FDCA only provides an exemption from certain labeling requirements at the time a prescribed prescription drug is dispensed. See 21 U.S.C. 353(b)(2); S. Rep. No. 82-946 (195 1), as reprinted in, 195 1 U.S.C.C.A.N. 2454,2462-63 (Ex. 0); H.R. Rep. No. 82-700, at 16 (195 1) (Ex. P); see also United States v. ArticZes ofDrug, 625 F.2d 665, 670 (5th Cir.
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public health would be endangered if a brief summary were not required. No basis exists for distinguishing compounded drugs from other drugs in this regard and, thus, failure to comply with the brief summary requirements renders the compounded drug products being advertised misbranded. 21 U.S.C. 9 352(n).
i. BHRT Compounding Pharmacies Must Comply With the Brief Summary Requirement BHRT compounding pharmacies are certainly “distributors” to whom the brief summary requirement applies. Under FDA’s regulations, to “distribute means to sell, offer to sell, deliver, or offer to deliver a drug to a recipient.” 21 C.F.R. Q 203.3(h). Because BHRT compounding pharmacies sell, offer to sell, deliver and offer to deliver the compounded drug products that they dispense, they are “distributors,” and their advertisements for compounding BHRT products must contain a “brief summary.”
Moreover, these pharmacies are also “manufacturers” of the compounded BHRT products they dispense for the purposes of the brief summary requirement, even if FDA finds that a particular pharmacy’s activities do not rise to the level of “manufacturing” under the 2002 CPG. This is because the factors considered in determining whether an entity is a “manufacturer” under the drug marketing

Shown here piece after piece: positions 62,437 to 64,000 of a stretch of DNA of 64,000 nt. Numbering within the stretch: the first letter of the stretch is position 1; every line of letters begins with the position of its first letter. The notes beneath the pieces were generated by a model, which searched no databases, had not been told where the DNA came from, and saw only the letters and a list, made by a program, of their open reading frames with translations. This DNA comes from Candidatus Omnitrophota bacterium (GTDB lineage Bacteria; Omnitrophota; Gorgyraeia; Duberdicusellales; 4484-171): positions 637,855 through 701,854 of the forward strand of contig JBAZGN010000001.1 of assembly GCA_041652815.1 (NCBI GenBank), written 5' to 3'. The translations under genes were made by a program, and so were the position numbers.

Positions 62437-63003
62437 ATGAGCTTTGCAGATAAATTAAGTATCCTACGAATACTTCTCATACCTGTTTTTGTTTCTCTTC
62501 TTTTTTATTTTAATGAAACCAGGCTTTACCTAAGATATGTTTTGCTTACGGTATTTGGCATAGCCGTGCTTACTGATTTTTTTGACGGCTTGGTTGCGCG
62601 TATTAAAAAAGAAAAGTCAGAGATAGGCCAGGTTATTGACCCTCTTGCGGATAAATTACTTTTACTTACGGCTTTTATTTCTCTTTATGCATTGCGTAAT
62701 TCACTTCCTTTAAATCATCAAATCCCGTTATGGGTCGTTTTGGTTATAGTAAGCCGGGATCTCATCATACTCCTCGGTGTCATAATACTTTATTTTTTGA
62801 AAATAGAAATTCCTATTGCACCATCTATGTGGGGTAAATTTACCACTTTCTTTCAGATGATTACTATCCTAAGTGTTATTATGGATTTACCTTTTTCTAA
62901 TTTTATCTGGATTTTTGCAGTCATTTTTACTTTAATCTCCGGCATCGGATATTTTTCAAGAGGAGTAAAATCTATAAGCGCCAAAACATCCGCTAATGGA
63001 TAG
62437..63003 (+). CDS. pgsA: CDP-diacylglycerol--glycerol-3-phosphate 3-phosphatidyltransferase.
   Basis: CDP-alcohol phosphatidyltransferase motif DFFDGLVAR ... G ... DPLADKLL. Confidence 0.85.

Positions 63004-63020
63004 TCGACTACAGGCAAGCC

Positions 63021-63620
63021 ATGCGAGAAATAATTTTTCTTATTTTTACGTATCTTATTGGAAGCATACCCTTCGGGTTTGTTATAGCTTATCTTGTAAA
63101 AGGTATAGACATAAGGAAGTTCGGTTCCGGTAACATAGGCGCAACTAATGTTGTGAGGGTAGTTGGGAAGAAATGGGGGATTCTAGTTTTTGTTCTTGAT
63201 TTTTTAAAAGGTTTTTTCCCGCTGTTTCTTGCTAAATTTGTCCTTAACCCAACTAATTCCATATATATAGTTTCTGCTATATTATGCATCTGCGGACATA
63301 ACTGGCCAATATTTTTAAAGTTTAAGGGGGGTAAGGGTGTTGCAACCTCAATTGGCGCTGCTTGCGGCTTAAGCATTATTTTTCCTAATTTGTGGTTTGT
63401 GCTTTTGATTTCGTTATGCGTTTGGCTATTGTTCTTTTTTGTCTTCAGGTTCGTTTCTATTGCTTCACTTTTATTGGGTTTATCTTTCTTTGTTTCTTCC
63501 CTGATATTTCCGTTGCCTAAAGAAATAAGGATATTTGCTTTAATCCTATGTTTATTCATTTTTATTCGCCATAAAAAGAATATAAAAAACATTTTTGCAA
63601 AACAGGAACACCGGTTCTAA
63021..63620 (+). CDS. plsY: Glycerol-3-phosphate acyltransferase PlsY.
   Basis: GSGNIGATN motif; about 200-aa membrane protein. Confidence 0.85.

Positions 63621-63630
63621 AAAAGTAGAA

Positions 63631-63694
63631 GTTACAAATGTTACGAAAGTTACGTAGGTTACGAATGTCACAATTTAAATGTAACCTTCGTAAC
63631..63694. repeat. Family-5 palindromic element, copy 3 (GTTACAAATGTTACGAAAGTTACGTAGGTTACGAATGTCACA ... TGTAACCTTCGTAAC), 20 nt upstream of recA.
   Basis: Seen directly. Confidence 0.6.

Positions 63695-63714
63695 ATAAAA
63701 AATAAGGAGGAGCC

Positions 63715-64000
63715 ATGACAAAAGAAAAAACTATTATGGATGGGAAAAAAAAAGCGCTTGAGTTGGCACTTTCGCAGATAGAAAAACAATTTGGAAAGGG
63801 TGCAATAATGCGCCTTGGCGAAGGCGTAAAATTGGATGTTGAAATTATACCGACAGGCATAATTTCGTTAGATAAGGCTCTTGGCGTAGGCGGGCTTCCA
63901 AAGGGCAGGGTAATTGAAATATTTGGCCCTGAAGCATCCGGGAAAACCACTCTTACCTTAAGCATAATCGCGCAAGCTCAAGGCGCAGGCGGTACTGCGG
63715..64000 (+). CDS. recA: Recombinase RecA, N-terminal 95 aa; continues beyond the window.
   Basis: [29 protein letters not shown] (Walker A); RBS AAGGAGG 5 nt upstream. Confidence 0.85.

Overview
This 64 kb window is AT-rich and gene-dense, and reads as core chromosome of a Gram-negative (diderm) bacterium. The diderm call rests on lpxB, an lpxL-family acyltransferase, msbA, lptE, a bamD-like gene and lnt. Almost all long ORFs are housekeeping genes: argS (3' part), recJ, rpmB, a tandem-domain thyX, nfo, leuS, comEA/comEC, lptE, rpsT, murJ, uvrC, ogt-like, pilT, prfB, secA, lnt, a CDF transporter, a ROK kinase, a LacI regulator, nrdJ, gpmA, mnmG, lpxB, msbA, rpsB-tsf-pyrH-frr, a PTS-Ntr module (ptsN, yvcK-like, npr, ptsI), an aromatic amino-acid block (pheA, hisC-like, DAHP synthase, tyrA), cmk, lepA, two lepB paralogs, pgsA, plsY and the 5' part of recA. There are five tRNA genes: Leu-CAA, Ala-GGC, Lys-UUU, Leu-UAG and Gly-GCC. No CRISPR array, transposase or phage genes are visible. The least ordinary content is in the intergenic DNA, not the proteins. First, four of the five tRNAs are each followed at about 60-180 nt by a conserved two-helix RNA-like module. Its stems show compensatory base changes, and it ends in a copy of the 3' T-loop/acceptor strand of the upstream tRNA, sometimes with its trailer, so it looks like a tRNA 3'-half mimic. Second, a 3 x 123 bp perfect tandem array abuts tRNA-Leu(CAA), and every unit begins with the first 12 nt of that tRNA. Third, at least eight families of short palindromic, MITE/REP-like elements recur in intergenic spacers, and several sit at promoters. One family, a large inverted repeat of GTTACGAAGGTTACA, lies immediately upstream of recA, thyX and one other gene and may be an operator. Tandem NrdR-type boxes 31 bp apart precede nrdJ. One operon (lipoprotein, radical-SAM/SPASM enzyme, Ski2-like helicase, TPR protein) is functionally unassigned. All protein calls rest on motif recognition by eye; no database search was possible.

(Continued . . .) 1980) (noting that “Prior to being dispensed a prescription drug must meet the misbranding requirements of section 352 . . . . After a prescription drug has been lawfully prescribed, it is exempt from most of the requirements of section 352 but must meet the labeling requirements of section 353(b)(2).“). In addition, while FDA regulations provide an exemption from the brief summary requirement for advertisements directed toward compounding pharmacies by manufacturers of prescription drug components, this exemption does not apply to pharmacies’ own consumer- and physician-directed advertisements for finished compounded products. See 21 C.F.R. 5 202.l(e)(2)(iii). Nothing in Western States exempts compounding pharmacies from the brief summary requirement.
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regulations are different from the factors considered under the 2002 CPG on pharmacy compounding. Compare 2002 CPG with 21 C.F.R. 4 201.1(b). The factors applicable to marketing are mixing, granulating, milling, molding, lyophilizing, tableting, encapsulating, coating, sterilizing, and filling sterile, aerosol, or gaseous drugs into dispensing containers. See 21 C.F.R. 0 201.1(b). BHRT compounding pharmacies obviously engage in some or all of these activities. In short, BHRT pharmacies are subject to the brief summary requirement with regard to any advertisements for BHRT compounded products.22
The brief summary regulations require all advertisements and other printed materials promoting drug products to contain a true statement of information related to side effects, contraindications, and effectiveness of the drug. Furthermore, all information relating to the safety and effectiveness of the drug must be fairly balanced with information relating to the side effects and contraindications. 2 1
C.F.R. 0 202.1. As demonstrated directly below, many BHRT pharmacies’ promotional materials do not satisfy this requirement, rendering the compounded products misbranded. ii. The BHRT Pharmacies Have Completely Ignored the FDCA’s Brief Summary Requirement Many advertisements promoting compounded BHRT products fail to contain any information regarding the side effects and contraindications associated with the